Votes for Women: Edna Gellhorn and the Social Networks of American Suffragettes

Edna Fischel Gellhorn, St. Louis native, was a tireless campaigner for women’s rights and female suffrage. The letters displayed here give a sense of the way Gellhorn became a leader in the suffragist networks which spread across the U.S. in the opening decades of the twentieth century.

Gellhorn was the first vice-president of the National League of Woman Voters; here she exchanges a telegram with Carrie Chapman Catt, the president of the National American Woman Suffrage Association’s (NAWSA).Catt references NAWSA’s national convention in Chicago, during which the NLWV was to be formally recognized.

Telegram, Edna Gellhorn to Carrie Chapman Catt, 8 January 1920. Edna Gellhorn Collection, Series 4, Box 12, folder 6.

Telegram, Edna Gellhorn to Carrie Chapman Catt, 12 January 1920. Edna Gellhorn Collection, Series 4, Box 12, folder 6.

“Will transfer invitation to Mrs. Miller see no objection to using young girls in Chicago will put Mrs. Morssissons name with yours Glory Be

Carrie Chapman Catt.

A few days earlier, Gellhorn telegrammed W.L. Bale in the Missouri State Senate to exhort him to press for women’s rights,  not only to vote for delegates for the Republican National Convention, but to be elected as delegates in their own right.

 

Telegram, Edna Gellhorn to W.L. Bale, 8 January 1920. Edna Gellhorn Collection, Series 4, Box 12, folder 6.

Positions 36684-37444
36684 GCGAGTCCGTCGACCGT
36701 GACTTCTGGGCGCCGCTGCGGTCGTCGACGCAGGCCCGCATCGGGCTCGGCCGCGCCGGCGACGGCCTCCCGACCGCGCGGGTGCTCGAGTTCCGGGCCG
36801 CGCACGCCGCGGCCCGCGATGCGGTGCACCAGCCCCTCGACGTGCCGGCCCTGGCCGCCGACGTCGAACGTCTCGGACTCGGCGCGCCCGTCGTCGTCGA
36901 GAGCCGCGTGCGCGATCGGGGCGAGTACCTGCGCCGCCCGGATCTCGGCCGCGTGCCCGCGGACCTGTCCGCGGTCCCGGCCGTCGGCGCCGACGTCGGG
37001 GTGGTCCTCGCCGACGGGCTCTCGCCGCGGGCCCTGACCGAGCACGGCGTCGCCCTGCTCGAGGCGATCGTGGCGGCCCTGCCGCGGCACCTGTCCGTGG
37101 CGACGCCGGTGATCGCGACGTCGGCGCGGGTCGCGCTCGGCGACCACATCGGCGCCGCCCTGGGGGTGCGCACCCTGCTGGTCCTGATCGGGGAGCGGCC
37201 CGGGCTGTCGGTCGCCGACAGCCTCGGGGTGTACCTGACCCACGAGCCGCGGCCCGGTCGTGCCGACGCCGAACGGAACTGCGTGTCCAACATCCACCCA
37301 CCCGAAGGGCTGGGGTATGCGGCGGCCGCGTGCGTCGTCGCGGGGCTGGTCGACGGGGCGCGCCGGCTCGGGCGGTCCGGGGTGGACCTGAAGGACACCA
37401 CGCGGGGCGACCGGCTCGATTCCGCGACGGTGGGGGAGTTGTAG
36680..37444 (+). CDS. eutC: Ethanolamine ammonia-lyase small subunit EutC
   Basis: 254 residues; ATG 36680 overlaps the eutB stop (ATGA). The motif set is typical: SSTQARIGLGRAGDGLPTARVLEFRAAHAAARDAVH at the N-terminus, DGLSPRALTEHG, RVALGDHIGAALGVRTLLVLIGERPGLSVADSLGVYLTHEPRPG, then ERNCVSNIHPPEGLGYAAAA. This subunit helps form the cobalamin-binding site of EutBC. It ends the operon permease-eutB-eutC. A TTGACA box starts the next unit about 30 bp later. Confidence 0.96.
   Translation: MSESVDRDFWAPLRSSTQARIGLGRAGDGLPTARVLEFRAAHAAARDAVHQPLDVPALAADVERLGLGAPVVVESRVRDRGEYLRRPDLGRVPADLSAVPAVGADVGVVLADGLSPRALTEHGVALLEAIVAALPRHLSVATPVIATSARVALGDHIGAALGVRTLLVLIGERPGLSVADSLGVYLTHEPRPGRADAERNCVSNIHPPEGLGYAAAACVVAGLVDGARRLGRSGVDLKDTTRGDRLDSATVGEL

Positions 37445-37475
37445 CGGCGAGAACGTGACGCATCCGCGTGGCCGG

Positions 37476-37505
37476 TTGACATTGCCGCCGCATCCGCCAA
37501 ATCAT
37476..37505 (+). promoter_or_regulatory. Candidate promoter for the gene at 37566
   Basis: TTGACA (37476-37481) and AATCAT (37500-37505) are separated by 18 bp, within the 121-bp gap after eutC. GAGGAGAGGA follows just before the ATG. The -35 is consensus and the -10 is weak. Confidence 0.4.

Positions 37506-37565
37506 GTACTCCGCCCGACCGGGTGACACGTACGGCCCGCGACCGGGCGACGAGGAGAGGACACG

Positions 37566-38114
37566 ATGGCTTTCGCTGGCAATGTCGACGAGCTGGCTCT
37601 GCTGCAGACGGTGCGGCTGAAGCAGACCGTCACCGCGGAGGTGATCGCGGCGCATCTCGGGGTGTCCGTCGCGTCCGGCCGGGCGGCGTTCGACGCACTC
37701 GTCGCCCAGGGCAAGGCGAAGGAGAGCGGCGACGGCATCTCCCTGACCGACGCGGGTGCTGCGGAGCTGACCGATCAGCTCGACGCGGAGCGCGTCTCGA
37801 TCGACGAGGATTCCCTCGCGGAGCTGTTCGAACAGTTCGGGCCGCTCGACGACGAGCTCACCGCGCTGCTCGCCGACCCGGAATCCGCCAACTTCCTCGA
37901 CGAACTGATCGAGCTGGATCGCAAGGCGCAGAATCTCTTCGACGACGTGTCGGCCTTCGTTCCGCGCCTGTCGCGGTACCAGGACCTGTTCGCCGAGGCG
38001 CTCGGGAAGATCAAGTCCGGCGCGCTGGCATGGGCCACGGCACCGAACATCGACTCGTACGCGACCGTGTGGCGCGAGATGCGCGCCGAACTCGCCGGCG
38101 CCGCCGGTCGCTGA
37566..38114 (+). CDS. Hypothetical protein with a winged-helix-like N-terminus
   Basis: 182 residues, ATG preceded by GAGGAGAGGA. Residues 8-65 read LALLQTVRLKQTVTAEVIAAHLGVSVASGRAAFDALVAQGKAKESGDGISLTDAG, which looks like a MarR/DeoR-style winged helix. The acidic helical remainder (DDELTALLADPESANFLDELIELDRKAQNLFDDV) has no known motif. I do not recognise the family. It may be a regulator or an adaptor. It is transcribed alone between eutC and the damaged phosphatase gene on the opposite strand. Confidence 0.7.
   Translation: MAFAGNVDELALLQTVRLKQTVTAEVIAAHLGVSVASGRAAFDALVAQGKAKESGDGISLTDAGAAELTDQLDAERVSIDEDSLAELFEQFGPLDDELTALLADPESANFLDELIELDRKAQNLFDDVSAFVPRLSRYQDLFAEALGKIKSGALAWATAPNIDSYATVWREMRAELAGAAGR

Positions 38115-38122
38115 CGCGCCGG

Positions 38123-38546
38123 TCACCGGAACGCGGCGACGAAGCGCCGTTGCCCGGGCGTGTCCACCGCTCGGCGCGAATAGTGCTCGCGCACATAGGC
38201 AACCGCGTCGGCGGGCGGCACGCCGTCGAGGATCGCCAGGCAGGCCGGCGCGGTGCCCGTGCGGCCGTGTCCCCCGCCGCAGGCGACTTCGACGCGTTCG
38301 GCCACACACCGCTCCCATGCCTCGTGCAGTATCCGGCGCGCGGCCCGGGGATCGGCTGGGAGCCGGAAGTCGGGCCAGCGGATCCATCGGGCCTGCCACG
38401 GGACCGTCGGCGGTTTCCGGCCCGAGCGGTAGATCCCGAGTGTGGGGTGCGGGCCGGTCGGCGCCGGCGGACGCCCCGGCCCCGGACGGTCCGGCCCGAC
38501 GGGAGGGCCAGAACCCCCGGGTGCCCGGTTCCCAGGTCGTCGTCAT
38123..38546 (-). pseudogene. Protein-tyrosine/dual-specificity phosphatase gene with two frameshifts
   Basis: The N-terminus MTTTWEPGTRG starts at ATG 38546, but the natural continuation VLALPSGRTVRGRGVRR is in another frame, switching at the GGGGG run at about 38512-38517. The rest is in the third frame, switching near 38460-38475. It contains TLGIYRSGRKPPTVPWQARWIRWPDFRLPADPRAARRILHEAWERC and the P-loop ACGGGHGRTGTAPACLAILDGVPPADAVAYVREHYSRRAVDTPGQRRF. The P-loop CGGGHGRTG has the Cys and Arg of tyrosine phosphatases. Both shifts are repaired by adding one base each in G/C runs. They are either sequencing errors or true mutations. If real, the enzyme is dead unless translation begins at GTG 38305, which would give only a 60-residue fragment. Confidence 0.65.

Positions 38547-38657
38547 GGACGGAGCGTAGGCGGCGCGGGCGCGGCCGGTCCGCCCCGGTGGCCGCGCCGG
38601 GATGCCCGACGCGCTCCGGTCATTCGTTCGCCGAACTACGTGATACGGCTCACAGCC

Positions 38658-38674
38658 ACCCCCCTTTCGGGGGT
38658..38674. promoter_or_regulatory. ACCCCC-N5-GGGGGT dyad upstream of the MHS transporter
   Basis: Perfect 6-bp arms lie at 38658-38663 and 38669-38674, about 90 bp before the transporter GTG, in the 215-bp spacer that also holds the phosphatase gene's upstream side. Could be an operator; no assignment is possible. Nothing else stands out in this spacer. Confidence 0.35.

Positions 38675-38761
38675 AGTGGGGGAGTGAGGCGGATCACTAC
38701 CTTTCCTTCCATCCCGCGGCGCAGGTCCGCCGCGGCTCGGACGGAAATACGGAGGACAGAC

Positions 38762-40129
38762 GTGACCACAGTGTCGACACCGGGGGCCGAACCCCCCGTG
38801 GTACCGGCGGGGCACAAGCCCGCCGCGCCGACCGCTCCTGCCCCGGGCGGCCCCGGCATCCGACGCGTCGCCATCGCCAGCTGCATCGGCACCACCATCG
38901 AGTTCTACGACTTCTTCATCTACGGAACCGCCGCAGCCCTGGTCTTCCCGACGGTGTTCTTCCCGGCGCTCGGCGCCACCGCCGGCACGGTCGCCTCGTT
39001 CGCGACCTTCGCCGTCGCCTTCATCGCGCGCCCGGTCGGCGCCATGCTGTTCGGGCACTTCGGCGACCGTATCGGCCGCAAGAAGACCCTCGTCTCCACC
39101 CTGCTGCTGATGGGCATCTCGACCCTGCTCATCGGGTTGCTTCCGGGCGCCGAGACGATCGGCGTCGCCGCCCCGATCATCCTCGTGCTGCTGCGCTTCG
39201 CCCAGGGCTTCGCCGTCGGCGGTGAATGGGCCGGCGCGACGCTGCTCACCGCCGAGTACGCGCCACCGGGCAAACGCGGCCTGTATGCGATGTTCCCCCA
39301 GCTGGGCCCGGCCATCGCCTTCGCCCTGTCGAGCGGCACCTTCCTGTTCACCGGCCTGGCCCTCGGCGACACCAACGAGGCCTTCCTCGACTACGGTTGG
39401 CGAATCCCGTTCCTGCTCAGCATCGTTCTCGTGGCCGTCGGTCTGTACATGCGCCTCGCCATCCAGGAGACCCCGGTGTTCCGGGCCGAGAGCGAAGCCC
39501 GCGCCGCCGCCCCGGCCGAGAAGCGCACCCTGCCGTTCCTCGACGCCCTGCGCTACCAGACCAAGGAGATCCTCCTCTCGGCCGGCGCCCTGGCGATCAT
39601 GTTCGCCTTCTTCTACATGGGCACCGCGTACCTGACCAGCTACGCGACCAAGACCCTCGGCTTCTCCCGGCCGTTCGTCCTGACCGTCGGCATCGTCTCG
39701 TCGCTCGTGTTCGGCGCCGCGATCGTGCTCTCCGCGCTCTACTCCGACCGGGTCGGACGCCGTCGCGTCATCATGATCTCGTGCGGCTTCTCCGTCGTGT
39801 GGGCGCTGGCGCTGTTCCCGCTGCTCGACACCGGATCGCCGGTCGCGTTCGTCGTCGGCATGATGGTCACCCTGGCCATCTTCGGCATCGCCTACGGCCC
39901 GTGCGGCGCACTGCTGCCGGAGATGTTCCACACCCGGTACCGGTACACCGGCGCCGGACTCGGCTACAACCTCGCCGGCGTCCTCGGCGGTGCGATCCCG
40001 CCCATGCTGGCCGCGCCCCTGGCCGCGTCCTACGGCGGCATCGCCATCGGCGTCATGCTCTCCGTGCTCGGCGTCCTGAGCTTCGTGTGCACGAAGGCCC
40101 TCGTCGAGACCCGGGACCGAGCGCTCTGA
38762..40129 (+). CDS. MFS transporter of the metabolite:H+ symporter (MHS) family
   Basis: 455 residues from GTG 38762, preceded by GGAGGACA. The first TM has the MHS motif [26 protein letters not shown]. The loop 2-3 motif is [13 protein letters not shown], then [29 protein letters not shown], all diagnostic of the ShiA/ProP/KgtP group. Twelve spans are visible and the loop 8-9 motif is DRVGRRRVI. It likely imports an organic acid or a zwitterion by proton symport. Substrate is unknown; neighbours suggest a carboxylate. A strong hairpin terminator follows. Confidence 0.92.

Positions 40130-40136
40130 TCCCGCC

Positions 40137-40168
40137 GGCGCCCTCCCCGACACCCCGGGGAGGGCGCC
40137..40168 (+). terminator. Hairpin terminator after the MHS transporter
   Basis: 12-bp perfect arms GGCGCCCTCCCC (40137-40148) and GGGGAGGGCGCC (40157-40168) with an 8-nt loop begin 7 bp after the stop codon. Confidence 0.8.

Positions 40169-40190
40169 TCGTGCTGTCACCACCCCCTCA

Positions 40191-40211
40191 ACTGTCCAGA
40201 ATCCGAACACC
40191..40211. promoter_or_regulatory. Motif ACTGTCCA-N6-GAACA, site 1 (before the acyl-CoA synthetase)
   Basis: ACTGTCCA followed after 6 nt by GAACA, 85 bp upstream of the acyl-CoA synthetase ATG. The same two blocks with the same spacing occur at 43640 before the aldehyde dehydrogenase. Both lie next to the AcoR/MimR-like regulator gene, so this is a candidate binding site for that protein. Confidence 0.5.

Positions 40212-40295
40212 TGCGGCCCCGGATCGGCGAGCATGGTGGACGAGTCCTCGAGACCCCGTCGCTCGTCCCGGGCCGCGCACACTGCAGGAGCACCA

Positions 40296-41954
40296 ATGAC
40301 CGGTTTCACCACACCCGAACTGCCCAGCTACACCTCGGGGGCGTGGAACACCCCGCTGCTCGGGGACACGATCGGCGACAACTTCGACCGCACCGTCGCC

Telegram, Edna Gellhorn to W.L. Bale, 8 January 1920. Edna Gellhorn Collection, Series 4, Box 12, folder 6.

“Count on you to get right for women to vote for Delegates to State Convention and to be elected as delegates.”

On a more personal level, Mrs. Gellhorn was also a notable philanthropist and community organizer. Eleanor Roosevelt, a life-long friend of the Gellhorn family, cites a “Mrs. Miller” in her letter, a woman disfigured and impoverished by a long struggle with malignant facial tumors. Gellhorn intervened in the situation, providing support for the woman’s family.  (click here for full transcription)

Letter, Eleanor Roosevelt to Edna Gellhorn, 17 December 1940. Edna Gellhorn Collection, Series 4, Box 12, folder 25.

Letter, Eleanor Roosevelt to Edna Gellhorn, 17 December 1940. Edna Gellhorn Collection, Series 4, Box 12, folder 25.

“You are so wonderful in your generous cooperation always,” First Lady Roosevelt wrote Gellhorn, “and in this case I must have a small part.”

More about Edna Fischel Gellhorn

Gellhorn’s civic service was carried on by her daughter, Martha Gellhorn. Martha, or “Marty” to friends and family, became a world renowned war correspondent and was the only woman to land on the Normandy beaches on D-Day. She was also briefly married to Ernest Hemingway. The Gellhorn family legacy lives on in the form of the Edna Fischel Gellhorn Professorship of Public Affairs at Washington University.

Gellorn_MissouriLeaugeNews_Cover_1930

 Today, March 8th, is International Women’s Day.


This post is part of an occasional series, “Special Delivery – Letters from the WUSTL Archives and Special Collections.”

For more information about the letters and documents displayed here, or in general about Special Collections please contact us.

 

 

About the author

Lisa Lillie is a PhD Candidate in the Department of History at Washington University in St. Louis.